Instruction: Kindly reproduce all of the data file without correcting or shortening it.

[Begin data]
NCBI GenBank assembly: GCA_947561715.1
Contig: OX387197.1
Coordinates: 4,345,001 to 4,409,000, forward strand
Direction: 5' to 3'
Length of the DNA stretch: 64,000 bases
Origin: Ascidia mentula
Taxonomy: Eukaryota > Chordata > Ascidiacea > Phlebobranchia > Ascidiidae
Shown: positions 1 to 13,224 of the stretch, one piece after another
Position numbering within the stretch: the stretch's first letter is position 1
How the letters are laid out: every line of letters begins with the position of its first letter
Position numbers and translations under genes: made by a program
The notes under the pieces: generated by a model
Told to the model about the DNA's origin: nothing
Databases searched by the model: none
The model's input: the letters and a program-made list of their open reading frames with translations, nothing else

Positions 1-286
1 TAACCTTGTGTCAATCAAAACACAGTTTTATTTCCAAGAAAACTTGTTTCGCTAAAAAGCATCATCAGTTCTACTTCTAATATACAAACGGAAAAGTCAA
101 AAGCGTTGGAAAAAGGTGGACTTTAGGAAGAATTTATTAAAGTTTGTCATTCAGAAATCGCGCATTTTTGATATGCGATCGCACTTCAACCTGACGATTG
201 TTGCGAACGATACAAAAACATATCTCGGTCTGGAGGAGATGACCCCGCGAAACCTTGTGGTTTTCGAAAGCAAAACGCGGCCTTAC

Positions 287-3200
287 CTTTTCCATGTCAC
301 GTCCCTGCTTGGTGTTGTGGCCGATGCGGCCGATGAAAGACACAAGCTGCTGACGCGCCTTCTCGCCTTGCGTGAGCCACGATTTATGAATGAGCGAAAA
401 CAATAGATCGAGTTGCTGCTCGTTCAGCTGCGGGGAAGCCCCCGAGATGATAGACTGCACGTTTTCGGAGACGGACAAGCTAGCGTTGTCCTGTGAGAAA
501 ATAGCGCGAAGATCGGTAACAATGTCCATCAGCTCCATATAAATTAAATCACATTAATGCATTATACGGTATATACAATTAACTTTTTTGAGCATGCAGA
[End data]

NCBI GenBank assembly: GCA_947561715.1
Contig: OX387197.1
Coordinates: 4,345,001 to 4,409,000, forward strand
Direction: 5' to 3'
Length of the DNA stretch: 64,000 bases
Origin: Ascidia mentula
Taxonomy: Eukaryota > Chordata > Ascidiacea > Phlebobranchia > Ascidiidae
Shown: positions 1 to 13,224 of the stretch, one piece after another
Position numbering within the stretch: the stretch's first letter is position 1
How the letters are laid out: every line of letters begins with the position of its first letter
Position numbers and translations under genes: made by a program
The notes under the pieces: generated by a model
Told to the model about the DNA's origin: nothing
Databases searched by the model: none
The model's input: the letters and a program-made list of their open reading frames with translations, nothing else

Positions 1-286
1 TAACCTTGTGTCAATCAAAACACAGTTTTATTTCCAAGAAAACTTGTTTCGCTAAAAAGCATCATCAGTTCTACTTCTAATATACAAACGGAAAAGTCAA
101 AAGCGTTGGAAAAAGGTGGACTTTAGGAAGAATTTATTAAAGTTTGTCATTCAGAAATCGCGCATTTTTGATATGCGATCGCACTTCAACCTGACGATTG
201 TTGCGAACGATACAAAAACATATCTCGGTCTGGAGGAGATGACCCCGCGAAACCTTGTGGTTTTCGAAAGCAAAACGCGGCCTTAC

Positions 287-3200
287 CTTTTCCATGTCAC
301 GTCCCTGCTTGGTGTTGTGGCCGATGCGGCCGATGAAAGACACAAGCTGCTGACGCGCCTTCTCGCCTTGCGTGAGCCACGATTTATGAATGAGCGAAAA
401 CAATAGATCGAGTTGCTGCTCGTTCAGCTGCGGGGAAGCCCCCGAGATGATAGACTGCACGTTTTCGGAGACGGACAAGCTAGCGTTGTCCTGTGAGAAA
501 ATAGCGCGAAGATCGGTAACAATGTCCATCAGCTCCATATAAATTAAATCACATTAATGCATTATACGGTATATACAATTAACTTTTTTGAGCATGCAGA